One Passion: Giovane Lobo a Rising L.A. Star

The San Fernando Valley in Los Angeles is home to many talented soccer players who are pursuing their passion in the sport and constantly pushing their limits to improve. Giovane “Gio” Lobo, an 18-year-old senior at El Camino Real High School who has already traveled the world playing football, is one rising star who appears poised for an incredible journey.

This was the only time
that enemies would come together and become friends. This was the only time that people would focus on what makes them happy rather
than the reality of their troubles …

When he was merely 15, Lobo was sent to São Paulo, Brazil, and then later to Rio de Janeiro where he was immersed in a rigorous soccer program for elite players. He was picked up by the São Paulo youth academy, which at the time was considered one of the best in the world. While training with them, Lobo stayed in a dorm and lived and breathed soccer. “Four days a week I would wake up and work out at the gym to keep in good shape. After my workout I would train with the São Paulo team for two and a half hours and then I would go to night class after. Wednesday and Friday mornings were always the best since I was not required to work out but instead played possession games and did skill exercises. It was a very intense schedule for an athlete. There was definitely no time to slack off,” he described.

Lobo posing with his academy mates on the famous beaches of Rio de Janeiro, Brazil.
Lobo posing with his academy mates on the famous beaches of Rio de Janeiro, Brazil.

Even though Lobo was playing at a professional level on the full field, he found himself playing street football late nights after class, particularly after moving to Rio de Janeiro. “Most of the time I played on dirt with chain link fences surrounding the field. There were always crowds of people that would watch from outside the fence and cheer for their favorite players,” he said.

The rules were simple, same street football rules as anywhere else, but if a player got megged twice in one game, the whole team was out …

“The emotion after a goal was scored was unreal. People would scream, hug and cry from joy. This was the only time that enemies would come together and become friends. This was the only time that people would focus on what makes them happy rather than the reality of their troubles.” Lobo quickly learned that street football was the best way to improve his decision-making, sharpen his technical abilities, and foster creativity on the pitch, ultimately making him an unpredictable threat in the game.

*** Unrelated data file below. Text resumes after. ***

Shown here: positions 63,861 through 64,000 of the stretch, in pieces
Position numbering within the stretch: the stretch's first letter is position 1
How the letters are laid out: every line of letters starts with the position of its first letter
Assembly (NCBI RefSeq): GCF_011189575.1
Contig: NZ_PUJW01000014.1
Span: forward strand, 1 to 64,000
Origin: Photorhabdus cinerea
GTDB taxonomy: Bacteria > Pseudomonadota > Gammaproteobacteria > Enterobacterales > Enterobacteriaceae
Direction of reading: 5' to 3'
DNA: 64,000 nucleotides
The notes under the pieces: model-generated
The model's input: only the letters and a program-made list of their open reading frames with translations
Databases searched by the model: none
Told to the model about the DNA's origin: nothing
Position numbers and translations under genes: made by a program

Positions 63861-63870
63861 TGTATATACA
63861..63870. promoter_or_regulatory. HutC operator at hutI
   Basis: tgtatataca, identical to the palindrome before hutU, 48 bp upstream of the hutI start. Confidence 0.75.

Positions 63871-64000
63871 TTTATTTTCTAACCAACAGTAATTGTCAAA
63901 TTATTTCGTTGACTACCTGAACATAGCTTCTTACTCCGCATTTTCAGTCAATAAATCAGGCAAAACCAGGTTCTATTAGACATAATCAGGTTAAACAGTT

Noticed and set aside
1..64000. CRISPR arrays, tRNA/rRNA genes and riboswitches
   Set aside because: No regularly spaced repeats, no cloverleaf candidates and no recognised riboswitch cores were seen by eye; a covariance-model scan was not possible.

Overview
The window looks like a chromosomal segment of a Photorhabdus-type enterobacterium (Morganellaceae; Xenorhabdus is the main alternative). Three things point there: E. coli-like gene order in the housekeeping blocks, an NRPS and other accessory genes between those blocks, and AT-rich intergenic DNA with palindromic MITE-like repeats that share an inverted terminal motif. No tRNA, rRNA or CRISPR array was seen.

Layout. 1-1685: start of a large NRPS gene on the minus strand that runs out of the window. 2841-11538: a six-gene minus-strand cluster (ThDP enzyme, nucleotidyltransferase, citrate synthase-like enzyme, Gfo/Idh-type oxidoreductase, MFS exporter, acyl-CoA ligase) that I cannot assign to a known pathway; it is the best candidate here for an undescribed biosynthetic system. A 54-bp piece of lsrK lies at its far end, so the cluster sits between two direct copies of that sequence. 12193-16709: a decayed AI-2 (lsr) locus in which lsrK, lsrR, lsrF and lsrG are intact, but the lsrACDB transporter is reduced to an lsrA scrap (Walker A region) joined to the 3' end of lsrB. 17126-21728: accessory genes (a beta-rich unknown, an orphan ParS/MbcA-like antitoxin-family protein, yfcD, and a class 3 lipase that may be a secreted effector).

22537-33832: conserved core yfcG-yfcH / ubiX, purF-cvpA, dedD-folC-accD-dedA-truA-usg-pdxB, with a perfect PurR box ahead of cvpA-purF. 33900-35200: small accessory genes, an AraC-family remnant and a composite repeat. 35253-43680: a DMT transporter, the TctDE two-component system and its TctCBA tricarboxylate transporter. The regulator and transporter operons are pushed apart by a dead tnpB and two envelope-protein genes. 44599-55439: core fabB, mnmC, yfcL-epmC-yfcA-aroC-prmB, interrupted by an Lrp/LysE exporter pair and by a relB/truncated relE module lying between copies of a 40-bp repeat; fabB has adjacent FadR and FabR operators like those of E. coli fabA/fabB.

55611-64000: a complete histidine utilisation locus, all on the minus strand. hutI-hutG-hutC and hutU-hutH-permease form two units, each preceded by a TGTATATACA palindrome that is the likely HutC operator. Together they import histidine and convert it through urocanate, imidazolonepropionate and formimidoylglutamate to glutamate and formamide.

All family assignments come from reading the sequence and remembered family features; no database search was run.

Giovane Lobo
Lobo on the streets of Downtown Los Angeles.

Lobo also found himself playing in pickup games and competitive street tournaments. “In Rio, there would be small stores that would host competitions and hand out a desirable prize, which included custom made snacks and food for the winners,” he explained. “The rules were simple, same street football rules as anywhere else, but if a player got megged twice in one game, the whole team was out. They played tournament style so competition would be eliminated throughout time.” In one memorable tournament, Lobo and his team made it to the finals against a field of fierce competitors. A large crowd of friends, family, and football lovers watched as Lobo’s crew battled it out on the street.

“I will never forget scoring the game-winning goal. It was an inside-the-foot curve shot from half-field and it hit the right upper 90. The crowd screamed and hugged one another to celebrate this win,” Lobo recalled. Lobo and his team graciously shared their edible spoils with the competition and sideline supporters, an amazing example of how street football builds relationships and brings communities together.

A scene from "Push," a short film featuring Lobo.
A scene from “Push,” a short film featuring Lobo.

Lobo returned to the States where he continued playing for his high school team, and led them to the playoffs. He trained with Real So Cal in an intensive academy program, and his career is looking up as he continues to utilize the lessons and skills acquired from street football. Lobo currently has offers from several colleges and professional teams in Mexico. While he is still considering which direction to take, there is no doubt Lobo has a bright future in the game.

Check out Lobo in this inspiring short film celebrating the pursuit and passion of soccer.

 
Follow Giovane Lobo’s journey on Twitter at @giovane_lobo.